Markowitz suggests in his Nobel Prize-winning paper Markowitz(1952) that when one selects a portfolio, he/she should consider both the return and the risk of the portfolio. Most of us, if not all, are risk-averse. Risk-averse means that if there are two portfolios with the same return, but different risks (in this article by risk we mean the standard deviation of the portfolio), we would choose the one with the smaller risk without any hesitation. Therefore given a set of risky assets and an expected return, we are interested in finding their best combination, i.e. the weights which will minimize the risk of the portfolio. And if we find the minimum risk of the portfolio for any return, we can draw a curve on risk-return plane. This curve is the famous efficient frontier. Assuming there are risky assets, and their return vector and covariance matrix are and respectively, then the points on the efficient frontier are computed by solving the following problem: where is the pre-defined expected return, and is the weight vector. The above problem can be solved using Lagrange multipliers. And we denote this problem as “Problem 1”. In AlgoQuant, we use another approach to compute the efficient frontier. The problem we solve is based on the utility function: , , and are the same parameters in Problem 1. The newly added parameter , is risk-averse coefficient. And this problem is denoted as “Problem 2”. The larger the , the less risk the investor is willing to take. Although most of us are risk-averse, the degrees of risk-averse are different among individuals. As a result, a coefficient that describes the risk-averse degree is introduced. Note that in some papers, risk...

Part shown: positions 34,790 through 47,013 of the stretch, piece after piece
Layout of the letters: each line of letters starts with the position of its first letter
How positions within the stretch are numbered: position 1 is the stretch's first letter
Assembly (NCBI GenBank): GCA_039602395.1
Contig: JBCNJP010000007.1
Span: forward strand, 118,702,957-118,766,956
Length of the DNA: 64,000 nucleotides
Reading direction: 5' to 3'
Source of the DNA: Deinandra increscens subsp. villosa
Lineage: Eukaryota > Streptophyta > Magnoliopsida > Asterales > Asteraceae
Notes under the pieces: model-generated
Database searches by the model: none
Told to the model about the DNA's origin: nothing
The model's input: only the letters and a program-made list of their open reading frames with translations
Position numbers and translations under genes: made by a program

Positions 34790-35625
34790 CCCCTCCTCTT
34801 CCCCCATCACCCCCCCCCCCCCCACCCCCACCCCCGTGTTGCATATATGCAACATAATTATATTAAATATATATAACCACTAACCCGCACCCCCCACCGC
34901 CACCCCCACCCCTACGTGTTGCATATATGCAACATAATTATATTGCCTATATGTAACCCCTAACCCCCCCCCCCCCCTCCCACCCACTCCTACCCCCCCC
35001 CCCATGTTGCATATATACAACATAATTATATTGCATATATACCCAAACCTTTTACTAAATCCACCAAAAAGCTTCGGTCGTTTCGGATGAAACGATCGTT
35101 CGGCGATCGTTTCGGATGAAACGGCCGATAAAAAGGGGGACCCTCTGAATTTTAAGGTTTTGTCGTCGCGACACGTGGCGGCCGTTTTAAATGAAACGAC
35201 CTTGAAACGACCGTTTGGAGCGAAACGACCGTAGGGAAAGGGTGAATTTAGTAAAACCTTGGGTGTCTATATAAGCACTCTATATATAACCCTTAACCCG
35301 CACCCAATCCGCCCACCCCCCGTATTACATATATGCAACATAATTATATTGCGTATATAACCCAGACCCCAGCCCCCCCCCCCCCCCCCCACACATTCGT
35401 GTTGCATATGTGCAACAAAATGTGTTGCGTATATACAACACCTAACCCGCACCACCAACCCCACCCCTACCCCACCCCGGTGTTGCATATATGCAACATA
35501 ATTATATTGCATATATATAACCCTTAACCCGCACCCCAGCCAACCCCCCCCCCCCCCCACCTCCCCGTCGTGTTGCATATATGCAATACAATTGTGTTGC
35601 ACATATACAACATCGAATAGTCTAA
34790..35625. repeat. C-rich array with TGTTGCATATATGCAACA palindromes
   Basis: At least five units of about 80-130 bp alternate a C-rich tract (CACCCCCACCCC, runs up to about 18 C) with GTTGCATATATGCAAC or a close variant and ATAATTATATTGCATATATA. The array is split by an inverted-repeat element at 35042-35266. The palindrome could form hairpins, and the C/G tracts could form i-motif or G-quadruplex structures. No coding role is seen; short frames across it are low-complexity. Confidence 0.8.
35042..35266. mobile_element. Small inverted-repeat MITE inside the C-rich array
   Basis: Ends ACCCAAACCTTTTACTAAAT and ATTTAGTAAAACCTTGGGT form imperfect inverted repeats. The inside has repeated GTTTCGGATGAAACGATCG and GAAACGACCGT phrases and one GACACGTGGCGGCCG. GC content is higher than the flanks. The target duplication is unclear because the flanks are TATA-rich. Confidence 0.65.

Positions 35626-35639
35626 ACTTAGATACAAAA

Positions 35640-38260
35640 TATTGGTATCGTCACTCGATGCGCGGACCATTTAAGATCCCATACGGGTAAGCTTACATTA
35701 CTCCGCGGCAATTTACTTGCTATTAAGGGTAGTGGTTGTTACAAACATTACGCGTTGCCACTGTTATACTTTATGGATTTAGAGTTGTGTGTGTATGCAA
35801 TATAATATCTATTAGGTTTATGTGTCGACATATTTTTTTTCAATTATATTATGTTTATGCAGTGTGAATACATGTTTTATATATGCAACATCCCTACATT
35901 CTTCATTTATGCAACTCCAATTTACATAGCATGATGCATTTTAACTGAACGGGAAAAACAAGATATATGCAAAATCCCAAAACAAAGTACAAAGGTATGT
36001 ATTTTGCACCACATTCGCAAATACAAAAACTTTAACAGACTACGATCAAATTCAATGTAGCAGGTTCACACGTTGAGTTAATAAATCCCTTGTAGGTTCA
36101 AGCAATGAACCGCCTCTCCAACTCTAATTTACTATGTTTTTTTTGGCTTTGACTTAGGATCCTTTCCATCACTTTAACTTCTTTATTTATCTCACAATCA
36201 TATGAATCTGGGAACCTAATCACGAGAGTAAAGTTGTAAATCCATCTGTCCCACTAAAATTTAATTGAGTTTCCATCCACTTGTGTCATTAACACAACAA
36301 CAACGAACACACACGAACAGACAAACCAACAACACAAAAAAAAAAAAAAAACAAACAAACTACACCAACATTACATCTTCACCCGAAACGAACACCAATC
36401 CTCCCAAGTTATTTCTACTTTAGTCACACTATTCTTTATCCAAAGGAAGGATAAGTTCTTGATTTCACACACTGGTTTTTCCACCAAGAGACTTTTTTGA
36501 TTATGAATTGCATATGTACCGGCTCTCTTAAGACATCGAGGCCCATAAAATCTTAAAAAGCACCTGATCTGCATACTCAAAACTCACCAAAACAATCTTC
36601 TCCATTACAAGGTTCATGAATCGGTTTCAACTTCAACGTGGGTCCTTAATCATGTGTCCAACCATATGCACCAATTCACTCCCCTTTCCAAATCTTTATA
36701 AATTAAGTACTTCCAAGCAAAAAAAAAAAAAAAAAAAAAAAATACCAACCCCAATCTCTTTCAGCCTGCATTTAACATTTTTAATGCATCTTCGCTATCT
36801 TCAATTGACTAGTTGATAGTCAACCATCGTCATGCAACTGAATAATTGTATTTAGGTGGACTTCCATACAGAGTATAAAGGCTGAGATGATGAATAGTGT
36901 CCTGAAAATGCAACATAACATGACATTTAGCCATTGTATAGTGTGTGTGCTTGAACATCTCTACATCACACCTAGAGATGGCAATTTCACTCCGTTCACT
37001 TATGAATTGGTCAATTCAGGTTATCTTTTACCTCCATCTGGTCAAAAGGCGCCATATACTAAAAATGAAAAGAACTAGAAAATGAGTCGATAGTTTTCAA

by Ken Yiu | Jun 19, 2013 | AlgoQuant, Algorithmic Trading, Investment